We all harbor secrets. Some are big and bad; some are small and trivial. Researchers have parsed which truths to tell and which not to.
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How animals understand our world
Juliane Bräuer Ph.D.
The reason why comparative psychologists choose certain animals to study is not that they love them, although they often do.
In the Zoo of Leipzig in Germany, orangutans came up with a solution to a task that 8-year-old humans have difficulty solving.
Crows are smarter than you think.
Dog domestication is a complicated evolutionary and cultural process that leads to a symbiotic relationship with humans.
Objects always fall perpendicularly to the ground. Can primates use this information to locate food?
Dogs respond differently to intentional and unintentional actions.
Many people would answer the question of what makes us human by insisting that we are cultural beings.
Animals are often forced to decide whether they prefer something immediately or are willing to wait for something better.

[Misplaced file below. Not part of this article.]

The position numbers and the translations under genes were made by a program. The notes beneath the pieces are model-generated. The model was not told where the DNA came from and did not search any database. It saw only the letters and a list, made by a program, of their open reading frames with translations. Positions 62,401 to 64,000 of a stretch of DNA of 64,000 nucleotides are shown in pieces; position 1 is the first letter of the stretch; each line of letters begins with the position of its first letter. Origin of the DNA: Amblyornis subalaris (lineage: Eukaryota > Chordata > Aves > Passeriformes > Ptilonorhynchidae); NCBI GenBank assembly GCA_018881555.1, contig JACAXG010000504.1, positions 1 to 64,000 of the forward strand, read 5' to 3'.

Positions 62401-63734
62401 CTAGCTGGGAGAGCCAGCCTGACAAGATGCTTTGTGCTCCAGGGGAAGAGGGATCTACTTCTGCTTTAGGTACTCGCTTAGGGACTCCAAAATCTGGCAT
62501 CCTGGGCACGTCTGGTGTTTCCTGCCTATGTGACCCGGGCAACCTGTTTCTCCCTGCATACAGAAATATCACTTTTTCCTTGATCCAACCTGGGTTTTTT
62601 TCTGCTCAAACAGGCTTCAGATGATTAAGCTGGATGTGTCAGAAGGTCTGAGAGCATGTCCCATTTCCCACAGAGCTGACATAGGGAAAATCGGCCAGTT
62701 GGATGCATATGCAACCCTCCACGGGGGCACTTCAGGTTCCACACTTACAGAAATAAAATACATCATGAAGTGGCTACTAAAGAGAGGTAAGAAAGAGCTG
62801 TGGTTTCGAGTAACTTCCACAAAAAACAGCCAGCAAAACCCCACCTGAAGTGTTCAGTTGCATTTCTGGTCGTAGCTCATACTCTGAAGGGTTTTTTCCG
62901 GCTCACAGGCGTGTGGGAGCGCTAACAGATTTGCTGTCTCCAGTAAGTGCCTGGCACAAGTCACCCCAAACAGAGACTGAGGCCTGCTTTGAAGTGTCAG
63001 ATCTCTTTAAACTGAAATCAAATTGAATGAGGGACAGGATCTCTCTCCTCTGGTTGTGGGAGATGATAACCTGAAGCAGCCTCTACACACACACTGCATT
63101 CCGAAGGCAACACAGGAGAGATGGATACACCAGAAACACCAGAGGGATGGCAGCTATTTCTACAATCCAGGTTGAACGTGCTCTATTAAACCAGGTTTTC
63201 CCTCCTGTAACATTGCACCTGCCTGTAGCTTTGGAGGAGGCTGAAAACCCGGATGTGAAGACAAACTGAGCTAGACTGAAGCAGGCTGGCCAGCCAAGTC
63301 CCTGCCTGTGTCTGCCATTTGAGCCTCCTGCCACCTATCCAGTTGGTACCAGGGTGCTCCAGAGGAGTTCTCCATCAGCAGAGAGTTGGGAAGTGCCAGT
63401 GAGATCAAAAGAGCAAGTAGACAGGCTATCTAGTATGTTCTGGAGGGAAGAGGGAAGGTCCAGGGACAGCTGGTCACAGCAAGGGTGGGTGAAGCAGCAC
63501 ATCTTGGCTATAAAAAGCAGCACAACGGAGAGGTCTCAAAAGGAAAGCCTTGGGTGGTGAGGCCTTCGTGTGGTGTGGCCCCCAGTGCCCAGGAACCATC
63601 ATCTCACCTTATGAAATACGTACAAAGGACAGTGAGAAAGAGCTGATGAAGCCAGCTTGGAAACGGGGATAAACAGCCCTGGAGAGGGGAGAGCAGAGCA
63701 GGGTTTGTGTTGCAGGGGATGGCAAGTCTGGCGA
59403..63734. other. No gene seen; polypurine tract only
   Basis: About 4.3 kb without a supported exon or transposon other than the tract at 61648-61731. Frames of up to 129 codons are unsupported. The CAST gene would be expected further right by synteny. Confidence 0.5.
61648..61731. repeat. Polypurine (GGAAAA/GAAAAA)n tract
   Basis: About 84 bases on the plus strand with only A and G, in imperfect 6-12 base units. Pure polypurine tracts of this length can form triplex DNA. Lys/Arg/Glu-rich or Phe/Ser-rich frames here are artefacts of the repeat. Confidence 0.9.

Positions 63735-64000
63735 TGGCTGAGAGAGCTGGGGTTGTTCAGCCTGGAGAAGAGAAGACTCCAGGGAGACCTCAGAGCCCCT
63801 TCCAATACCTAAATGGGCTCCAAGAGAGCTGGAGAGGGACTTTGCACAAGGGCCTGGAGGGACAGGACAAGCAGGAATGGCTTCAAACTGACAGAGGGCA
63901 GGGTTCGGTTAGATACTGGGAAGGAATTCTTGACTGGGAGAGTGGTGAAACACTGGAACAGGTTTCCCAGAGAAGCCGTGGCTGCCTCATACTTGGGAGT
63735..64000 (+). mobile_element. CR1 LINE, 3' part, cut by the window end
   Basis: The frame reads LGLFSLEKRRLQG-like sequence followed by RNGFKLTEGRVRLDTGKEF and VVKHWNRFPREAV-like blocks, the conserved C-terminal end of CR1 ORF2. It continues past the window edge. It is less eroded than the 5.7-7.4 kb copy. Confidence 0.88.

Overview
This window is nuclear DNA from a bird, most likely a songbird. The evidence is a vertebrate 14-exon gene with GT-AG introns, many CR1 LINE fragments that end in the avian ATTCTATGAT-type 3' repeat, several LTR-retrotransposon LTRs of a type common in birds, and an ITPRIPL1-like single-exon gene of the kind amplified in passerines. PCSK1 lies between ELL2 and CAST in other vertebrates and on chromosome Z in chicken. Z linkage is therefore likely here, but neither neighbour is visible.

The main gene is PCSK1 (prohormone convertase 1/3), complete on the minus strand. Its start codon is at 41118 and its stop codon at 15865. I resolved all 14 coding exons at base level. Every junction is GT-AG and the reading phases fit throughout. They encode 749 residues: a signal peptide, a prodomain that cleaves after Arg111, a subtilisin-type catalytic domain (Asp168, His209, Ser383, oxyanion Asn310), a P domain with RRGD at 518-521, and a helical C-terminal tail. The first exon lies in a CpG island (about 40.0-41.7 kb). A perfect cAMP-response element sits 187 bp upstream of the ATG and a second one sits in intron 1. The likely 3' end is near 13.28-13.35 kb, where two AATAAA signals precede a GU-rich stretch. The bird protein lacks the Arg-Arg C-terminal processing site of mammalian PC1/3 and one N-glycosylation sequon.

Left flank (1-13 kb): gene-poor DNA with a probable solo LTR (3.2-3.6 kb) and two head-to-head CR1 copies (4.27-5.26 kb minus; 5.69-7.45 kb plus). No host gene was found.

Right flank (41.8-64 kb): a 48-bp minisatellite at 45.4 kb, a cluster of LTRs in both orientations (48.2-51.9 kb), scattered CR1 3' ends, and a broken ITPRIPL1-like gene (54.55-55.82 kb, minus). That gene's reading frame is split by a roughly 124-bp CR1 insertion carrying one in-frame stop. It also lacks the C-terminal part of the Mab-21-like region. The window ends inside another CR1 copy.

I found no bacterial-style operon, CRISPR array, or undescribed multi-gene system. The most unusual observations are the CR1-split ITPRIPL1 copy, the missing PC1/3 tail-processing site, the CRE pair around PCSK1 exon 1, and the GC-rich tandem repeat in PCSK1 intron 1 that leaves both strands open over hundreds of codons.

Cooperation is not limited to the human species; many animal species are capable of working together towards a common goal.
We are ready to accept animal supremacy in anatomical features or physical performances, but we have problems imagining that animals could outperform us in cognitive abilities.
If I want to surprise people when talking about cognitive abilities in the animal kingdom, I tell them about the counting chicken.
People can predict dog behavior fairly well—but dog ownership alone does not improve the ability to do so.
A children's song called "Sharing is Fun" suggests that humans all enjoy things better when we share them. Animals may not see things the same way, research finds.
Humans often believe our dogs feel guilt, jealousy, and a range of other emotions—but are we just projecting?
Are humans the only teachers in the animal kingdom?
Turn-taking is not at all uniquely human; it is widespread in the animal kingdom. But sometimes it seems that humans may be losing this ability.
We might be the only species concerned when something bad happens to someone else. This might result in seeking a guilty party for every unpleasant situation.
For weeks now, I have been regularly checking numbers. But what do they really mean? And would a chimpanzee understand them?
For those who are healthy and waiting at home for the situation with COVID-19 to improve, one big frustration – at least for me – is the impossibility of making plans.
Animals not only behave according to reflexes, but they can "think"—they understand a lot about their environment. But of course, it depends on how we define "thinking."
Juliane Bräuer, Ph.D., is the head of the DogStudies Lab at the Max Planck Institute for the Science of Human History in Jena, Germany, where she studies the cognitive aspects of dog domestication.